Kilmacurragh Arboretum

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Garden Category: Republic of Ireland Gardens

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  • The arboretum at Kilmacurragh, Kilbride, Co. Wicklow, has been managed by the National Botanic Gardens since 1996. It is particularly famous for its conifers and calcifuges and was planted during the 19th Century by Thomas Acton in association with the curators of the National Botanic Gardens at Glasnevin. During the early part of the twentieth century the estate passed from the hands of the Acton family and fell into a state of neglect. In 1970 the property was taken over by the land commission. A 58 acre portion comprising the house, arboretum, walled garden and entrance drive-way was handed over to the Forest and Wildlife Service. Coillte still manages the walled gardens and some 20 acres of seed orchards as part of its forest tree genetics programme.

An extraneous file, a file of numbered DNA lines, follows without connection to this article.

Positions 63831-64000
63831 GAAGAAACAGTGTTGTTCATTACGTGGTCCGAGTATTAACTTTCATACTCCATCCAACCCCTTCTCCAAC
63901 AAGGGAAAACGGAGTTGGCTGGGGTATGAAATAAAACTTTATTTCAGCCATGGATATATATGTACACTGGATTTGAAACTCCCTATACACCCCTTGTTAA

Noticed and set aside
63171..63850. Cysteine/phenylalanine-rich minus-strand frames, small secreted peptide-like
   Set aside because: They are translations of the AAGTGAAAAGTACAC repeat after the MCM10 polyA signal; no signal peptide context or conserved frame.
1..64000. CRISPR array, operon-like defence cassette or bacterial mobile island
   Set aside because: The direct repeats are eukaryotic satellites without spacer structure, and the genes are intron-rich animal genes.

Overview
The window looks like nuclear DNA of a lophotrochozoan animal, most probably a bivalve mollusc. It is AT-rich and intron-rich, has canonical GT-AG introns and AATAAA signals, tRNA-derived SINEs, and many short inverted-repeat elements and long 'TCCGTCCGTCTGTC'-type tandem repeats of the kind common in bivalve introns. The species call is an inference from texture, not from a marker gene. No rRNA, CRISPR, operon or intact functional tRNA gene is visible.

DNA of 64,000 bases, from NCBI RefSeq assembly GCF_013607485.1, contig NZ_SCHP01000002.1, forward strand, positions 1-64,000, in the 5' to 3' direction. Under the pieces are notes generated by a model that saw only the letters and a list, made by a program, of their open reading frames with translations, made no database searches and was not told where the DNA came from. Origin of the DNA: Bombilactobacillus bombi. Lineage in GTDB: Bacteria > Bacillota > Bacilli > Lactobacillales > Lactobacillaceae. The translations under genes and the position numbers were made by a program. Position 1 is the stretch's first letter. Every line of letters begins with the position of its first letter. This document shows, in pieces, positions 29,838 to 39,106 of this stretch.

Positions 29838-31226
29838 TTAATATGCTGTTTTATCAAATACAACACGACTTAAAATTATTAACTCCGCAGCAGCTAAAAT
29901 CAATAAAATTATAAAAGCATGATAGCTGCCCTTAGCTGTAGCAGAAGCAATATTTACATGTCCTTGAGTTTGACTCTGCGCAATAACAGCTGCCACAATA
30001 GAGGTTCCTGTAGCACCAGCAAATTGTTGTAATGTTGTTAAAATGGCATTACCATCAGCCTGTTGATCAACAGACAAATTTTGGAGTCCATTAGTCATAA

Thomas Acton and his sister Janet began planting the arboretum in 1850. It is said he had a rule of thumb to plant three of every tree or shrub: one to be planted where others told him it would definitely survive, one where he thought it would thrive, and one where he was informed it would definitely not survive. Read more …

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